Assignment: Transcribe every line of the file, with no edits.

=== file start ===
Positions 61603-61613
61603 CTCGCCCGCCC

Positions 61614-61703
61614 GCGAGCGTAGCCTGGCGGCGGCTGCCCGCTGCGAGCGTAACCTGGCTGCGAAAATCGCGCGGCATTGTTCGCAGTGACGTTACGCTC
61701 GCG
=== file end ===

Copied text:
Positions 61603-61613
61603 CTCGCCCGCCC

Positions 61614-61703
61614 GCGAGCGTAGCCTGGCGGCGGCTGCCCGCTGCGAGCGTAACCTGGCTGCGAAAATCGCGCGGCATTGTTCGCAGTGACGTTACGCTC
61701 GCG